Was this a group (below)  of Jennie's work colleagues, given they were all dressed in the  same skirts and blouses?   Names on the reverse -  Gerty Roskell, Jennie Danson, Annie Jolly, Margaret Porter, Madge O' Rourke, Edith Jackson.

All these names also feature in a wonderful  collection I inherited of around 50 postcards/photographs  of Jennie's friends.    Was it the custom to exchange such photographs?  Perhaps faced with  a household  of all those brothers, Jennie  was especially grateful for the company of her female friends and their families. 

One of the many photographs in Jennie's friendship  collection - labelled Grannie Jolly
An Independent-Minded Person  
Jennie was determined to lead her own life.  She shocked her mother by cutting off he long haired plait  and adopting the 1920's fashionable short cut.



According to her daughter, Jennie by her late twenties decided she had had enough of fulfilling a domestic role for her four brothers,  who showed no inclination to marry and set up their own home.  So  1929 saw her marry Beadnell (Bill)  Stemp at St. Chad's Church,  Poulton.  This move prompted her brothers all to get married in the following few years!

Marriage and Family

 The local newspaper reported on the wedding in effusive  journalistic  style that makes entertaining reading.
"A wedding of much local interest took place in the Poulton Parish Church on Saturday afternoon the bride being Miss Jennie Danson daughter of the late Mr and Mrs James Danson, Bull Street and the bridegroom Mr Beadnell Stemp, son of Mr and Mrs B. Stemp, Jubilee Lane, Marton.
The bride,  who was given away by her brother Mr R. Danson,  was stylishly gowned in French grey georgette, veiling silk to tone.  The bodice which was shaped to the figure was quite plain, with a spray of orange blossoms at the shoulder, while the skirt, which was ankle length, was composed entirely of five picot edged scalloped circular frills, and the long tight sleeves had circular picot edged frilled cuffs in harmony.  Her hat was of georgette to tone with uneven pointed dropping brim, having an eye veil of silver lace and floral mount.  She carried a bouquet of pink carnations with silver ribbon and horsehoe attached,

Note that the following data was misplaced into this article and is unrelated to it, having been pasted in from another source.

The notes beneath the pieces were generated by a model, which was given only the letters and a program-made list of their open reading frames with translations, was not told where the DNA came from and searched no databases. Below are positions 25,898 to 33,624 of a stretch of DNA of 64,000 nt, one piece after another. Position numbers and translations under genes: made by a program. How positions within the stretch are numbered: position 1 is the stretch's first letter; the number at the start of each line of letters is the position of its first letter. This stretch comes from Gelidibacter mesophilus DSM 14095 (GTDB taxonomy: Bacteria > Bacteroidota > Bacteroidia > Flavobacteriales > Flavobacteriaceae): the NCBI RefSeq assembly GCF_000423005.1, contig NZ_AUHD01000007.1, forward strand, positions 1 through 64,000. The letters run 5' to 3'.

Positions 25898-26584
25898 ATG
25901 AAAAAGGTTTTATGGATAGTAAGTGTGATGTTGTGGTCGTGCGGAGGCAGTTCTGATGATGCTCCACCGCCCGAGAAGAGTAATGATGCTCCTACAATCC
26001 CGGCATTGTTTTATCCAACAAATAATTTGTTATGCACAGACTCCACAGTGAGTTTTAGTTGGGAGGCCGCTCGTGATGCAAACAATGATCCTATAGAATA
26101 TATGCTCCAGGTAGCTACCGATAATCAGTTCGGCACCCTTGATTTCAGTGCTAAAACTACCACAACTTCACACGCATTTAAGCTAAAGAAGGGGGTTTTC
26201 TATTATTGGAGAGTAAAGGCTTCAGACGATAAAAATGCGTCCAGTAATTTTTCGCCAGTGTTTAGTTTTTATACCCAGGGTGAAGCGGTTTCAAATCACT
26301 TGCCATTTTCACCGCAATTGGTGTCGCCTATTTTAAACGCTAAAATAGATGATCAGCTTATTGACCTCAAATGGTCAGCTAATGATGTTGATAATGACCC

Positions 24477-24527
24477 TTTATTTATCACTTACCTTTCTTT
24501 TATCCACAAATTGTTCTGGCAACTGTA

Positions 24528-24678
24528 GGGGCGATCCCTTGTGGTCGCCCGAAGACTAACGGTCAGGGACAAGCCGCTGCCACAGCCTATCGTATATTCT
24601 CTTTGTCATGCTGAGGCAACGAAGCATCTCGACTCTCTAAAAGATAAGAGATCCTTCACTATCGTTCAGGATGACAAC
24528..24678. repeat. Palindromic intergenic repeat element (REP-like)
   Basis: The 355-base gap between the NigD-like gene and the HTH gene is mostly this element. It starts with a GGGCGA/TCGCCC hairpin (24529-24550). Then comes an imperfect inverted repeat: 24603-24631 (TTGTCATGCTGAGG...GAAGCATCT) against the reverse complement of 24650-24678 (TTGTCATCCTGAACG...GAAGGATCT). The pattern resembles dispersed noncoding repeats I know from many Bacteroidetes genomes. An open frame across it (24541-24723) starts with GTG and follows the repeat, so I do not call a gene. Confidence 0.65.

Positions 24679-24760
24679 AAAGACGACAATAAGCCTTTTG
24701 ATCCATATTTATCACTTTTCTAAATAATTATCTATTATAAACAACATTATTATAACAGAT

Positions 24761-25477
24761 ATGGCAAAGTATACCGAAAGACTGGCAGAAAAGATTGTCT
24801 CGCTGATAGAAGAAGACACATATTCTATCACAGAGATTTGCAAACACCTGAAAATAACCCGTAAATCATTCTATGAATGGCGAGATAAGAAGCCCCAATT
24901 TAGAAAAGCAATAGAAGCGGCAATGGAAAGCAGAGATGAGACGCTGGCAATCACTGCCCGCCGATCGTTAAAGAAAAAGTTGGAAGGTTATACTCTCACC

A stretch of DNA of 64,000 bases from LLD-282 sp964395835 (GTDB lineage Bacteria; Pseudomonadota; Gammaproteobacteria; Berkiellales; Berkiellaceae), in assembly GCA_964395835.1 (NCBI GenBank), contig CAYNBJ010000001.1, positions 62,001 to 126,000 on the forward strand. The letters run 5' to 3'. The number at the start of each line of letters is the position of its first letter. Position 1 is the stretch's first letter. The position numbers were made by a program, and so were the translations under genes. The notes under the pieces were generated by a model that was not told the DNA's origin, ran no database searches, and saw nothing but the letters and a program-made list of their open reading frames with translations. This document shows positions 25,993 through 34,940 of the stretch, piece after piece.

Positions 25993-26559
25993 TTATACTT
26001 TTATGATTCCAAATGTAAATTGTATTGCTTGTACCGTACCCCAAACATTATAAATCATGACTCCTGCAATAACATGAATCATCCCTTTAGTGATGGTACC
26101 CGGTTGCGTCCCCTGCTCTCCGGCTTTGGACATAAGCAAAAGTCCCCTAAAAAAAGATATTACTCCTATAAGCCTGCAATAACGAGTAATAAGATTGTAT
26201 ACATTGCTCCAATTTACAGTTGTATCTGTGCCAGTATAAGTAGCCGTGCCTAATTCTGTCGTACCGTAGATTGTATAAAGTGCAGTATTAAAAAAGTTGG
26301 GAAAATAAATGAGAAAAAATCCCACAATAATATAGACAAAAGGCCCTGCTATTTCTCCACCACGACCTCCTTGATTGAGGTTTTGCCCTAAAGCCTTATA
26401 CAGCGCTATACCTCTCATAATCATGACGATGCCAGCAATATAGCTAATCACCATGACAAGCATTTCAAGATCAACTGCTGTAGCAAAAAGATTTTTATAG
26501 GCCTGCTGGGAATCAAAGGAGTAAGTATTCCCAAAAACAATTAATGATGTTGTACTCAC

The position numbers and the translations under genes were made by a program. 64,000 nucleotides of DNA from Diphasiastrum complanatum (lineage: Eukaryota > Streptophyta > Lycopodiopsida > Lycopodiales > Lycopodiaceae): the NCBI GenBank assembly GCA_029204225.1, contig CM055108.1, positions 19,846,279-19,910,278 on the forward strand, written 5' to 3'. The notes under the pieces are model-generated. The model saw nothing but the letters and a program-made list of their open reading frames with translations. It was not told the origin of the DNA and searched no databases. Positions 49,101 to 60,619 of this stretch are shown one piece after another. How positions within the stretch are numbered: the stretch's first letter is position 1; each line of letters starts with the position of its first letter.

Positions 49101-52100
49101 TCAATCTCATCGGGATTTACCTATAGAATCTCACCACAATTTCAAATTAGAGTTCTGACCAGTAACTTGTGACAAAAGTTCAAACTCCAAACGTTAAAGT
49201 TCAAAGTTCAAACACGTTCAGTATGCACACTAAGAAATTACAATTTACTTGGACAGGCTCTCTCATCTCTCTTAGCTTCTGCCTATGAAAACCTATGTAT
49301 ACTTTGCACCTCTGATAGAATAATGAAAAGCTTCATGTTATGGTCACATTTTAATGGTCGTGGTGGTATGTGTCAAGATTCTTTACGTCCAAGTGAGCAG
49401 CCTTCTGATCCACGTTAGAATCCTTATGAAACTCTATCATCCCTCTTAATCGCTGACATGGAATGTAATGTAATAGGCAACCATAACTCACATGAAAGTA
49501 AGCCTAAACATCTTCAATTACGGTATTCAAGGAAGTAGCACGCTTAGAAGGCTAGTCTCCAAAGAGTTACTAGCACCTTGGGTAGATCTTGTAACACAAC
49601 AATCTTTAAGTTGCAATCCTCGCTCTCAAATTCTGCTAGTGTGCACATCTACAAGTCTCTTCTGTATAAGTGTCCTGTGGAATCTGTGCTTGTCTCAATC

Mrs H. Ditchfield [Annie], niece of the bride), wore a gown of delphinium blue georgette, the corsage being in silver lace as also the edge of the handkerchief pointed flare skirt.  Her hat was in georgette to tone, in picture style and she carried a bouquet of blue irises in harmonise.

The little bridesmaids, Miss Peggy Danson (niece of the bride) and Miss Nellie Stemp (niece of the bridegroom) were daintily attired in primrose and eu-de-nil georgette, the picot edged circular skirts made to correspond to the dress of the bride, and they wore Dutch hats in harmony, and both carried posy bouquets, with long streamers of ribbon to tone with their dresses.